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On trafficking in women and prostitution, she said she was unaware of any research on the issue which had been carried out by the Government. There was no known trafficking in the country, and prostitution was difficult to detect and assess.
Regarding women in public life, she observed that women who were actively involved in political work were free to pursue their candidacy, while others were free to work via other avenues to affect public opinion. It was now up to the women of the country to demand their share of power in the political parties. Concerning affirmative action programmes, women were saying they preferred quality rather than quantity in their access to positions.
On education, she said the Government was addressing the issue of a lack of women in administrative positions in schools, in spite of their majority status as teachers. Since 1994, the number of women in administrative positions had increased, but it still did not reflect the number of qualified women candidates. Human rights education was not taught as a separate subject in the school system. It was, however, included at all levels as part of overall social studies. Women took every possible opportunity to participate in sports programmes, and the Government was very supportive of such efforts.
Also, she said, programmes existed to provide services and training for out-of-school groups, such as rural women. Religious schools offered little in the way of family-planning education. It was known that girls mature more rapidly than boys, which contributed to the greater proportion of girls who completed their education. Boys tended to drop out of the system in response to failure to progress or because of peer group pressure.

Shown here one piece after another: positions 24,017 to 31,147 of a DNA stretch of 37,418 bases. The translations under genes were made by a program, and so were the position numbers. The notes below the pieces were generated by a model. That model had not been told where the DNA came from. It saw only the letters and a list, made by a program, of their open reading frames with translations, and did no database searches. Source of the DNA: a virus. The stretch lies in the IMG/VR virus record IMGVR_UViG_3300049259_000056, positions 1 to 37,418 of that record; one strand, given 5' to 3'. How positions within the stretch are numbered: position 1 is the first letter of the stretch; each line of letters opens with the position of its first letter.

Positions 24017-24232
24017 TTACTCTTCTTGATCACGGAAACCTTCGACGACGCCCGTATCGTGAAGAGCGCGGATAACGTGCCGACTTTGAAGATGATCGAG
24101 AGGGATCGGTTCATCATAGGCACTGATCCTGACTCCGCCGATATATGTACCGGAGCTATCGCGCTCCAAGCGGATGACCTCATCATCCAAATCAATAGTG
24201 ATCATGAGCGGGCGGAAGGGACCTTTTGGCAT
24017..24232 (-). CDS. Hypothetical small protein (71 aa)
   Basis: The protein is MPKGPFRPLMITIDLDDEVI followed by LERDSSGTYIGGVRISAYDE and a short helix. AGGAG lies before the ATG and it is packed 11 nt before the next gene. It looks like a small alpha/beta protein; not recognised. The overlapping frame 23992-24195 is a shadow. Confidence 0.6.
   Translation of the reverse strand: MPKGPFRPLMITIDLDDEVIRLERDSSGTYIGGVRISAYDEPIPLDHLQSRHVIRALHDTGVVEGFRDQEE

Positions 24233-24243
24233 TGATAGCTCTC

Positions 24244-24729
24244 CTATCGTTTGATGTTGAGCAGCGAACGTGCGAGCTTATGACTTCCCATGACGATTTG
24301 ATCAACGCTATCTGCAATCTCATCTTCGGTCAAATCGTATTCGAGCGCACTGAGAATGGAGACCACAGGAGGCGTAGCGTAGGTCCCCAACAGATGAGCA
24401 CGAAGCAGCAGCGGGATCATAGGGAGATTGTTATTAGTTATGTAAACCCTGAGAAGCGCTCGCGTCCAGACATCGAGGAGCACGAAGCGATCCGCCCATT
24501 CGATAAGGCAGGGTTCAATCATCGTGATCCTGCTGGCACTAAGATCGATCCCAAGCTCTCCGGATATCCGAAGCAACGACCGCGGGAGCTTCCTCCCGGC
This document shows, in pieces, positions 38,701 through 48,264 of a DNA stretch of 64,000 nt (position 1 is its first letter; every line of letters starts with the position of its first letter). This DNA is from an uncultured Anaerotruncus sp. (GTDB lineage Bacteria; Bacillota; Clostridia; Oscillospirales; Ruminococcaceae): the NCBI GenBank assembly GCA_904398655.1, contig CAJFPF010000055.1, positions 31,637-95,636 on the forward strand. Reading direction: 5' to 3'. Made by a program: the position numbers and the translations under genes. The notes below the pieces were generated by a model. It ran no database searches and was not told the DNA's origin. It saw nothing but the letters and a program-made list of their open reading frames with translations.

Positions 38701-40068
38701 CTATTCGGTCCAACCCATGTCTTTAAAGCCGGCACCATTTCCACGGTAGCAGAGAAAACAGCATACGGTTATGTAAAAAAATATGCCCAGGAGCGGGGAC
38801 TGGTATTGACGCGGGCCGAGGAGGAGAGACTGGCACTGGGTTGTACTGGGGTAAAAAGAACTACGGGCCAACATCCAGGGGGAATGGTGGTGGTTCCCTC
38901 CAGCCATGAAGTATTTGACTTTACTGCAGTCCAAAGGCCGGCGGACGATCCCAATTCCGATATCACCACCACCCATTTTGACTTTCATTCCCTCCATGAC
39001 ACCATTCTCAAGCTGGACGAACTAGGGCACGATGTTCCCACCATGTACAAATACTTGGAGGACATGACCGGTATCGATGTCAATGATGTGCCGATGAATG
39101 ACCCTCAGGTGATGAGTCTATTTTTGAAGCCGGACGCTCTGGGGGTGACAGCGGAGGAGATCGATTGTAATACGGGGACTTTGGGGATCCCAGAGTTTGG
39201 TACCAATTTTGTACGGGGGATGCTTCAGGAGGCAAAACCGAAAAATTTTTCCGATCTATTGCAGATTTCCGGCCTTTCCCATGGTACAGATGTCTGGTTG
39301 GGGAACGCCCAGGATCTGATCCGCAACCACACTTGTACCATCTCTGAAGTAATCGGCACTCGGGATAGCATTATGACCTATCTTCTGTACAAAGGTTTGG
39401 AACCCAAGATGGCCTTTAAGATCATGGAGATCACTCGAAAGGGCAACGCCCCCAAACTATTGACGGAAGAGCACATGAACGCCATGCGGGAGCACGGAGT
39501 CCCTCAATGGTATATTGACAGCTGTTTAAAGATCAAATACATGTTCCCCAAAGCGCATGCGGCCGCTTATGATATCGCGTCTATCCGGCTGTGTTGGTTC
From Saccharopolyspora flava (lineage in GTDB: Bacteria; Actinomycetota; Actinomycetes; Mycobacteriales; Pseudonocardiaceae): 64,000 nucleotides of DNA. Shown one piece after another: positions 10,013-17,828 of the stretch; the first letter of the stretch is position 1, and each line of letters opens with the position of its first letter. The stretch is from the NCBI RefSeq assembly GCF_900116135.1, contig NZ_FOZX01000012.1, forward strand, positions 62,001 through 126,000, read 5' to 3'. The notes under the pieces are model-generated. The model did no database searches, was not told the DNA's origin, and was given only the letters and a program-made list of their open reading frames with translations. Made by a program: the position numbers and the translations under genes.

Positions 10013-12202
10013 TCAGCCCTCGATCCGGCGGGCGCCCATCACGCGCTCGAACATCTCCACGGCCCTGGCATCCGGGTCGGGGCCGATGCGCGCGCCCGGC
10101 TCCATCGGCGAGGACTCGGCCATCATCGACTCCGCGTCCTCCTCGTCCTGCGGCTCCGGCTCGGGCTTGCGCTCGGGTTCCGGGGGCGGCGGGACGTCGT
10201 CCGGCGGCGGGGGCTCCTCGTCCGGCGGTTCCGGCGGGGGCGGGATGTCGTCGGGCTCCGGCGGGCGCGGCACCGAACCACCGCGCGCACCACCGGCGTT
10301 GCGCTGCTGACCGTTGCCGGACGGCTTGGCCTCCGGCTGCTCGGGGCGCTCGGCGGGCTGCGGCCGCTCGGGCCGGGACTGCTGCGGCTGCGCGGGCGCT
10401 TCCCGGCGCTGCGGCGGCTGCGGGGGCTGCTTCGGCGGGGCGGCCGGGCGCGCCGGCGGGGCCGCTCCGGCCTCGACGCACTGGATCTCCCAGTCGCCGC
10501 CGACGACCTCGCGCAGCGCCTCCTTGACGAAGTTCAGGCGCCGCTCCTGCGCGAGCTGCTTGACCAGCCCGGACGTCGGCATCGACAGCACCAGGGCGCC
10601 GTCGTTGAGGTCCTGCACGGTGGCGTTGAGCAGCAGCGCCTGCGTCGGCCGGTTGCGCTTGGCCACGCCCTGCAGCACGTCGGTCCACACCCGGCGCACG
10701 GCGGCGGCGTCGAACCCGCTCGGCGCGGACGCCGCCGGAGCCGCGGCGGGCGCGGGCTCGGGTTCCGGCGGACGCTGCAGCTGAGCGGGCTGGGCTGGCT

On discrimination in the workplace, she said the Equal Pay Act covered all employment in the public and private sectors. The Minister of Labour was responsible for monitoring that law. Any employer who contravened the act was liable to a basic fine of $2,000 and a continuing penalty of $100 per day for each day of continuance of the violation. The Government was attempting to address the high level of female unemployment by offering training in several sectors. There was a need to offer more such training in the manufacturing area. Those women who were involved in the import-export area, "traffickers" were the life-blood of trade in the Caribbean. The Government, particularly the customs officials, was sensitive to their needs and practices. Health and safety were embodied in labour legislation. Inspections of the workplace were carried out and the labour code was monitored. Women made up the bulk of the trade union movement.
On health issues, she said the family-life education programme included sessions on parenting, family-planning methods, sex education, as well as human growth and development. It was possible to obtain contraceptives from clinics and other areas of the health sector. Information and counselling was